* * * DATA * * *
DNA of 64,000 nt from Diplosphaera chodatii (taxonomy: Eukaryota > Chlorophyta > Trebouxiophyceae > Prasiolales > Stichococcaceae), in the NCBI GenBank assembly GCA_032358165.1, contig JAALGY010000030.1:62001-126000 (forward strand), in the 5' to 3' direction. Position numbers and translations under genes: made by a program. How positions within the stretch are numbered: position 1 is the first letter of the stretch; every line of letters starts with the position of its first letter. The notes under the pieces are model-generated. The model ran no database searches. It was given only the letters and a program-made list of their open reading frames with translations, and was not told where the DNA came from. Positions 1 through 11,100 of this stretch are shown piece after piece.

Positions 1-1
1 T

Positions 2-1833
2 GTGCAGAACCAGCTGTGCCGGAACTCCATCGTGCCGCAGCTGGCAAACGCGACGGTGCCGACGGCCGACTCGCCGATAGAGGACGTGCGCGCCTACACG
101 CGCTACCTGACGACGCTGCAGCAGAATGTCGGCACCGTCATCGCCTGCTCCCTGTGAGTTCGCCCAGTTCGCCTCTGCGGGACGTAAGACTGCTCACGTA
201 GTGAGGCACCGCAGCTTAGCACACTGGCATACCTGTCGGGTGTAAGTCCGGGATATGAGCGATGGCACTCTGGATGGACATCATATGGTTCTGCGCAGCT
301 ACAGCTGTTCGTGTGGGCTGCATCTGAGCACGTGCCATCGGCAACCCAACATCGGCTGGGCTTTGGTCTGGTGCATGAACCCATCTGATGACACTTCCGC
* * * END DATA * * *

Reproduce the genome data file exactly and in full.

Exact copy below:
DNA of 64,000 nt from Diplosphaera chodatii (taxonomy: Eukaryota > Chlorophyta > Trebouxiophyceae > Prasiolales > Stichococcaceae), in the NCBI GenBank assembly GCA_032358165.1, contig JAALGY010000030.1:62001-126000 (forward strand), in the 5' to 3' direction. Position numbers and translations under genes: made by a program. How positions within the stretch are numbered: position 1 is the first letter of the stretch; every line of letters starts with the position of its first letter. The notes under the pieces are model-generated. The model ran no database searches. It was given only the letters and a program-made list of their open reading frames with translations, and was not told where the DNA came from. Positions 1 through 11,100 of this stretch are shown piece after piece.

Positions 1-1
1 T

Positions 2-1833
2 GTGCAGAACCAGCTGTGCCGGAACTCCATCGTGCCGCAGCTGGCAAACGCGACGGTGCCGACGGCCGACTCGCCGATAGAGGACGTGCGCGCCTACACG
101 CGCTACCTGACGACGCTGCAGCAGAATGTCGGCACCGTCATCGCCTGCTCCCTGTGAGTTCGCCCAGTTCGCCTCTGCGGGACGTAAGACTGCTCACGTA
201 GTGAGGCACCGCAGCTTAGCACACTGGCATACCTGTCGGGTGTAAGTCCGGGATATGAGCGATGGCACTCTGGATGGACATCATATGGTTCTGCGCAGCT
301 ACAGCTGTTCGTGTGGGCTGCATCTGAGCACGTGCCATCGGCAACCCAACATCGGCTGGGCTTTGGTCTGGTGCATGAACCCATCTGATGACACTTCCGC